Because I’m working with two healthcare providers, insurance took even longer than usual to approve my chemo treatments, which means my start date was in limbo too.
But finally, after delaying the start date twice and a flurry of phone calls since early morning, insurance gives me the go-ahead 15 minutes before my appointment time. The moment has finally arrived.
I'm a nervous wreck, darting around the house frantically gathering my chemo supplies: the Lidocaine prescription my friend said to apply to the port site before they poke me, wireless earbuds to help me pass the time, a cardigan for the cold chemo room, and all the courage I could muster.
I’ve never been so eager to do something so scary.
I’m shaky but determined. The nurse outlines the process. Since I’m a newbie, I will occupy the seat of honor directly in front of the nurse’s station. They will administer the drugs more slowly so they can watch me closely for reactions, she explains. I nod, - numb.
She assures me that Steve can come back for my first treatment. But after that, due to COVID restrictions, no visitors are allowed except for quick lunch deliveries.
Knowing Steve will be by my side, like he has been for the past three decades, calms and comforts me. We’ve already been through so much. Surely, we can get through this together too.
I check in at the front desk and ask again – just to be sure – that he can come back with me. Yes, the receptionist assures me. He can sit with me the first time. After that, I’m on my own.
Twenty minutes later, the door swings open, and my name is called. We stand – together – and walk toward the door. But this nurse stops us and explains kindly but matter-of-factly that Steve can't come back since they can't accommodate physical distancing in today's packed chemo room.
Her words land with a thud in my aching heart. WHAT?! But he’s my support person. He’s my PERSON person. He’s my safe, my steady. I don’t want to walk through that door without his hand in mine.
Everything in me wants to stop cold in my tracks, cry, scream, argue, and remind them that they PROMISED he could come with me the first time.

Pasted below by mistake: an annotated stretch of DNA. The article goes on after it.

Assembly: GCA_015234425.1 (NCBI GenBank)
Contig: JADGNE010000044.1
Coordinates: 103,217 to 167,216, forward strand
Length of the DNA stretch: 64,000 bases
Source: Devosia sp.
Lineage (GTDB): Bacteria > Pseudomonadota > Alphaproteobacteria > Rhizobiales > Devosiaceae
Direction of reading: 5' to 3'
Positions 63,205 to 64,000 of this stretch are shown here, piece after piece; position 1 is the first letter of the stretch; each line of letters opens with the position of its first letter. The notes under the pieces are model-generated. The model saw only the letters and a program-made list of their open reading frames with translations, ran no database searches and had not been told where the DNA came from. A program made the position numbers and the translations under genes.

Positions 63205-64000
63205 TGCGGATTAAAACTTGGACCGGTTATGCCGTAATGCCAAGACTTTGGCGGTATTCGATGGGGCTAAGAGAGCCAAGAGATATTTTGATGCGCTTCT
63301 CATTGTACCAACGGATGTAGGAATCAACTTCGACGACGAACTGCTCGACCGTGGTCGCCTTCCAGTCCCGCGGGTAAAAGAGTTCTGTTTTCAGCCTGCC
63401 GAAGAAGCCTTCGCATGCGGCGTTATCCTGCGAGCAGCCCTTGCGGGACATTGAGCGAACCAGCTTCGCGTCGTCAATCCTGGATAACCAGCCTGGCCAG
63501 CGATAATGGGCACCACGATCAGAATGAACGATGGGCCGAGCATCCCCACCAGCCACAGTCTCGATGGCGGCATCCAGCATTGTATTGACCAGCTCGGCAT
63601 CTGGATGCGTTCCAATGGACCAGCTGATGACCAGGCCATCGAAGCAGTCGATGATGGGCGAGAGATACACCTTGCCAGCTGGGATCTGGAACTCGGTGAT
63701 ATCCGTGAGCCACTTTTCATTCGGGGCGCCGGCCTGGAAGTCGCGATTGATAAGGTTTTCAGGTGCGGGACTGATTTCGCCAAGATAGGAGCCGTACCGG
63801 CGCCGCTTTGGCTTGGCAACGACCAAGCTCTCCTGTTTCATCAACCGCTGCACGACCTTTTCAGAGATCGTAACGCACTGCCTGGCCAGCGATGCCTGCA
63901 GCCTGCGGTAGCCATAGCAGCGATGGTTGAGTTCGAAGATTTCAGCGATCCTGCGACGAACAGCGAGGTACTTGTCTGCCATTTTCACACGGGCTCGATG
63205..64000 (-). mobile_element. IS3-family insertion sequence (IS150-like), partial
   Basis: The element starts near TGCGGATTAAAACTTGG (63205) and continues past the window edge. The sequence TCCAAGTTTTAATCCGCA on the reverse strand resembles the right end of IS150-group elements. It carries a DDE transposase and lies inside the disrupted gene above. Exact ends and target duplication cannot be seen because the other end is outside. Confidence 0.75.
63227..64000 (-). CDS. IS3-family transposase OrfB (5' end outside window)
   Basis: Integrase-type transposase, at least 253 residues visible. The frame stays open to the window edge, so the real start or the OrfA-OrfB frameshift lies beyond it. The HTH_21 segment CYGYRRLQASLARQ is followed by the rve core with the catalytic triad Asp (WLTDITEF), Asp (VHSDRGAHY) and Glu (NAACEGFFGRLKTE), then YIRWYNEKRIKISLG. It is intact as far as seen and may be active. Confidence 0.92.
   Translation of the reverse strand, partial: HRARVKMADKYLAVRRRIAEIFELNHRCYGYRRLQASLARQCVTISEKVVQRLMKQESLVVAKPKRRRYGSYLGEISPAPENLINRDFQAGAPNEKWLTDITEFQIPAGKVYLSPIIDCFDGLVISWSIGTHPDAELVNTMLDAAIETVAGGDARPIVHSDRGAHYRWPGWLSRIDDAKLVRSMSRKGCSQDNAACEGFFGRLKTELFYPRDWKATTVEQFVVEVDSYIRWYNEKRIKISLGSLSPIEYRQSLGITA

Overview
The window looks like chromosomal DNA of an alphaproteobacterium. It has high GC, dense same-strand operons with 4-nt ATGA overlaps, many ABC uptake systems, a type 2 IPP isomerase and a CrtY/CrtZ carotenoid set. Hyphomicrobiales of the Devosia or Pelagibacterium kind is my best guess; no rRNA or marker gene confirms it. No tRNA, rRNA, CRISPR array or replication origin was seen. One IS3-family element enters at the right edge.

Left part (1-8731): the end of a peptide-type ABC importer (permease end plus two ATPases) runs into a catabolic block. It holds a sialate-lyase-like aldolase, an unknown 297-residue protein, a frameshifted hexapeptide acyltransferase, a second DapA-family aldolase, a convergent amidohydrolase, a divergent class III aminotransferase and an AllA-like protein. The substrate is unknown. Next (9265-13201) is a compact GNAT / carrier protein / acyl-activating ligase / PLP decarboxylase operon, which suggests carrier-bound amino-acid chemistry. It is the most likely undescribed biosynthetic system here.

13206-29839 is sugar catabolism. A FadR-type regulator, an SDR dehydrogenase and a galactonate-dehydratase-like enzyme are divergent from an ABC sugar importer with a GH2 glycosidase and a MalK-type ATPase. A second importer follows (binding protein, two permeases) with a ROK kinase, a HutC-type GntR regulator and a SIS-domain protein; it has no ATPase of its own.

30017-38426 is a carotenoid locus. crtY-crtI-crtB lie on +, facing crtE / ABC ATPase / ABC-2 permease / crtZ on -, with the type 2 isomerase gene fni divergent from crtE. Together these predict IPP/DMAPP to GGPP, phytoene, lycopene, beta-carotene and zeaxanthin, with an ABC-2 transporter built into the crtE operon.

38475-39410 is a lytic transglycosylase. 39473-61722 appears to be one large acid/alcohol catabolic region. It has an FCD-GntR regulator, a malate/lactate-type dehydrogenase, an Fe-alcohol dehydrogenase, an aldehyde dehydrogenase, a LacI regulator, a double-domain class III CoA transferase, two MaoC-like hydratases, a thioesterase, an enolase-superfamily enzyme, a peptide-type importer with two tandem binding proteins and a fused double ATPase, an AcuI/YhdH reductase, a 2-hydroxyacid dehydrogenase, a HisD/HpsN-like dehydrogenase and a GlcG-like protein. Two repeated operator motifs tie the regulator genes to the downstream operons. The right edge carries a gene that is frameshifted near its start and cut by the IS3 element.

Instead, I just lower my head and let his hand slip slowly out of mine, like a child leaving her mom on the first day of kindergarten, as hot, salty tears roll down my cheeks.
I feel like an alien visiting a different planet as I shuffle past the rows of sick, sleepy cancer patients. My heart aches with empathy for each of them while my brain reels in disbelief that this is now my reality.
It is a strange dichotomy unlike anything I have experienced before: I want to be there for them, but I don't want to be there for me.
Carrie, my nurse, guides me to my plastic recliner and drapes warm blankets around my shaking shoulders and legs. Then she starts the process of hanging bags of drugs that drip slowly into my IV. This is the moment of truth – awful and anticlimactic all at once.
Cancer can't be denied. My life has taken a cruel twist, and I have to make the same choice that every person whose life takes a cruel twist must make. I can resist and dissolve into self-pity and bitterness or I can accept this is what God and life are asking of me during this season. It’s that simple and that difficult.
The tears drip down my face as rhythmically as the toxic drugs drip into my veins. I feel so violated, like I've been kidnapped from my full, active, happy life and taken against my will to this strange and scary Cancer Land.
I feel so alone.
But the reality is I'm not alone. Steve wasn’t there, true. But Jesus was. He promises to always be there—not just present but close and compassionate, even—maybe especially—when we can’t feel Him.
And as difficult as it is to accept, I wasn’t kidnapped and taken to Cancer Land. I was led there – for reasons I don’t understand now and maybe never will.
But God promises that ALL things (even stints in Cancer Land) work together for good for those who love Him. Anyone can bring good from good. Only God can extract good from bad. I’ve watched Him do it many times.
That truth doesn’t negate these seasons of suffering that all humans experience. It just makes them full of possibility and purpose.